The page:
My Insane Honesty

Yesterday evening, I could choose between watching football (soccer) or go on YouTube to listen to a few keynote speeches.  So I did what every reasonable guy would do.

On YouTube I came across a presentation by Doug Kessler, Creative Director at Velocity Partners Ltd. According to Velocity Partners website, “Doug is a displaced Yank who started his career at Ogilvy & Mather, New York. Soap and fabric softener bored him rigid so he jumped ship to specialise in B2B. Doug is a content marketing junkie. He’s a copywriter at heart but with a secret jones for analytics. And Lagavulin.”

So instead of football, I watched this video of Doug’s presentation called “Insane Honesty.”
It’s about the logic behind putting your “worst foot forward whilst Marketing is all about the best foot forward.” (mostly)

Quite frankly, not a bad idea at all. But a bit weird. I mean: why would you NOT tell your customer the truth, the whole truth and nothing but the truth, as from your company’s perspective that person is the most crucial person.

Whilst watching I started asking myself: If I would tell the “insane truth” about me, what would I tell?  How would I tell potential customers, why they would be better off by NOT hiring me?  

Well I definitely would start by apologising not being the best consultant, trainer and definitively not the best public speaker (yet). Because bragging to be the best is quite similar to all those companies claiming to be market leader.
The truth is that I really don’t want to be the best consultant, the best business coach nor the best speaker. I firmly believe that any client would better off hiring the right consultant, the right executive coach and definitely he should hire the right speaker for a particular event.

So telling that I absolutely don’t want to be there for everybody shouldn’t be that difficult.

  • First of all, if you would hire me, you will recognise that I am pragmatic, straight forward: I am Dutch. So you have to be aware that sometimes Dutch straight talking takes a bit of getting used to. However, it does have its advantages. At least you know where you stand. Surprisingly you may even conclude that occasionally Dutch directness may be not so bad after all.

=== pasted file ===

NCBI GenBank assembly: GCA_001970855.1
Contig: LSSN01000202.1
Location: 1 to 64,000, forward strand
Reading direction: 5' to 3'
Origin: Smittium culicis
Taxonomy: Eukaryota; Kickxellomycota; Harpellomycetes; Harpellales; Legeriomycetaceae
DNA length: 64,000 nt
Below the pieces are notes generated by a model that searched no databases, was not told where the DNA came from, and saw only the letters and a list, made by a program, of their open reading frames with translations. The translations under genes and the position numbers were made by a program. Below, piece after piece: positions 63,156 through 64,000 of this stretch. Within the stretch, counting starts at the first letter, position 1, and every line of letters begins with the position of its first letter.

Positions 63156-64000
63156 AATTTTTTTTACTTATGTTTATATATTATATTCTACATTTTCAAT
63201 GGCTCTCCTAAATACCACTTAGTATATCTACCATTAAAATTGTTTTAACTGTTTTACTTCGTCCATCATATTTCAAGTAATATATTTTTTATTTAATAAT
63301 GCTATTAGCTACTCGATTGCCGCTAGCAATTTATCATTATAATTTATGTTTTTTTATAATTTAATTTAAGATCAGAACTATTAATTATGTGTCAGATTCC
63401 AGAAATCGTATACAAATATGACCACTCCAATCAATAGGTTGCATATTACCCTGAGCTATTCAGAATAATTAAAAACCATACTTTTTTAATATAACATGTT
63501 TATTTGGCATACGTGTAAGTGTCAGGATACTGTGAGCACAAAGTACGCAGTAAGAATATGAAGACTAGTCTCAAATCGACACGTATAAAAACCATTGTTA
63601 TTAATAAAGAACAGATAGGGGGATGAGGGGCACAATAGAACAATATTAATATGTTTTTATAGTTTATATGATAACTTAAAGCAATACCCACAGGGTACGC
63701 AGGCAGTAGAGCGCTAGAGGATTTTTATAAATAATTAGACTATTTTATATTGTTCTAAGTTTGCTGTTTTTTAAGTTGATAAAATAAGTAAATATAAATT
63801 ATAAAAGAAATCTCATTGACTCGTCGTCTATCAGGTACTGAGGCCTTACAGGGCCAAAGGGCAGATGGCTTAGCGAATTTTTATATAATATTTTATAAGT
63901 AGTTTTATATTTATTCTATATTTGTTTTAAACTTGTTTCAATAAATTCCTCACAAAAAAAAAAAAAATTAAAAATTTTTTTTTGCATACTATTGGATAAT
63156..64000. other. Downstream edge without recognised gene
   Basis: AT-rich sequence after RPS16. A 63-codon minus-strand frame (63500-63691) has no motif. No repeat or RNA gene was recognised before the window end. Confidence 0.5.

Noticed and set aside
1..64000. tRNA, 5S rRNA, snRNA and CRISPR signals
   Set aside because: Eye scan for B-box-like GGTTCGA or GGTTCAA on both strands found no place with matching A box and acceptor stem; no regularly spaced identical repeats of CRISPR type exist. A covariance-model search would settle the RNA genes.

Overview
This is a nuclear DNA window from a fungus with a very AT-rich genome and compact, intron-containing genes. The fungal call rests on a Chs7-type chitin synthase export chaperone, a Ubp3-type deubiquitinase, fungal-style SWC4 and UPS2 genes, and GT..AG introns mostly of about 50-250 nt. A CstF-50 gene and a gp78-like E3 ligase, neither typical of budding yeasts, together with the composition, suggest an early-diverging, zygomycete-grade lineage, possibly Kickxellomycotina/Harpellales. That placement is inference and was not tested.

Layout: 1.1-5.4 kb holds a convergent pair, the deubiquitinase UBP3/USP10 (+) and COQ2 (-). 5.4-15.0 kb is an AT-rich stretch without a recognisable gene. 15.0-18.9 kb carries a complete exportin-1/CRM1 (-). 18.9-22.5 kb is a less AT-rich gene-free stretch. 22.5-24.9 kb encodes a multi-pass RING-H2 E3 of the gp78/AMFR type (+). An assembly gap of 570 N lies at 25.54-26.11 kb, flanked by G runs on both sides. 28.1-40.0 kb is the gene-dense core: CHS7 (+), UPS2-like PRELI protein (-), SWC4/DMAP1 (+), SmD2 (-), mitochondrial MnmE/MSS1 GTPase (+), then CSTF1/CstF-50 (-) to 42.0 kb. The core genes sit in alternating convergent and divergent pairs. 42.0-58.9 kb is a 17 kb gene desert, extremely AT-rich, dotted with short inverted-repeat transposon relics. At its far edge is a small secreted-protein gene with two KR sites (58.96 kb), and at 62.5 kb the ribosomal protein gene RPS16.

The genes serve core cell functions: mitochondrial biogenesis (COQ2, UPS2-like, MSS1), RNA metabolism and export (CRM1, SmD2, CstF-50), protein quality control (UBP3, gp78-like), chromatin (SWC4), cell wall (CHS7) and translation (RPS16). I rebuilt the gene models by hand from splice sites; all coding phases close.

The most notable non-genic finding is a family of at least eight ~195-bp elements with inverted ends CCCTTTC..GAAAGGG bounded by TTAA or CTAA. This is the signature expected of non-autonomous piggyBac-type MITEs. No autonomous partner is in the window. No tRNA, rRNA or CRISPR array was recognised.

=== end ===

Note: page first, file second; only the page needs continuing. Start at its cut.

• I may tell you things you may not want to hear, if you don't like it, that's no problem: please remember there is a difference between hearing and listening. Nevertheless, you may decide to listen. As a client once said: frankly speaking, there is a fair piece of truth and value in it.
  • If you would hire me, please be aware that I work in high tempo. Having me on board, so must you. I am told to be rather good at delegating, allowing my clients to do most of the work: I think they learn quicker and succeed faster.
  • I don't stick to standard textbook models, or a single pre-set methodology. I believe every client is unique.
  • And I also believe that content should have proof, so you will be confronted with scientific stuff, theoretical management thinking. I will pick your brain. Please be aware.
  • You shouldn't hire me if you prefer to be similar to everybody else in your industry. I think this is one of the key factors why companies do need to invest a lot of marketing and sales, and still are suffering from price pressure. Do you already see the opportunities?
  • Most of the time you have to deal with me in person. I don't bring a bunch of ambitious young consultants in.
  • You also should know that I’m not perfect. I made a few mistakes myself. I'm sorry. However, there is an advantage, most likely I'm not making the same mistake twice. So when hiring me, you have the opportunity to avoid those mistakes I already made. Yes, I am a positive guy: as long as there’s life, there’s hope.
  • I don't always have an immediate solution to a problem. But I try to come up with an idea and if I do, there is always a fair chance indeed it may work.
  • On my website you don't find a list of company names and logos, I once worked for. I think that may give you a false idea of certainty. Hence, I am not showing off by dropping big names. And I also believe in confidentiality.

Now you may think, that I made these up. Well, I didn't. This is what you indeed may expect to get when you hire me. Yes, there are some potential downsides, some particular concerns you will have to deal with. I'm not perfect. And I don't see any reason to hide nor deny that. I rather tell you this in advance. Because I don't want you to be disappointed.

Then there are two possibilities. It may alienates you or you get curious, maybe even attracted.
Well, I guess, if the above alienates you, you would never had hired me anyway, no matter what my ‘normal’ marketing would say.
But at the same time there are also a few who appreciate someone being honest about his or her shortcomings.

According to Michael Porter, the essence of strategy is choosing what not to do. With this in mind, if insane honesty alienates you, fine.
If it attracts just a few of you, excellent.
Doug says, such honesty builds trust as these statements signal confidence. And showing confidence in the own capabilities is as important as having clients trusting you. It even may attract customers because it simply contains an element of surprise. At least these statements are somewhat different, even charming.
Telling the world who should probably NOT buy also identifies those who should. Insane Honesty focuses you on battles you can win.

Klaas Meekma

P.S. follow @dougkessler or @velocitytweets on Twitter, it may be worthwhile.


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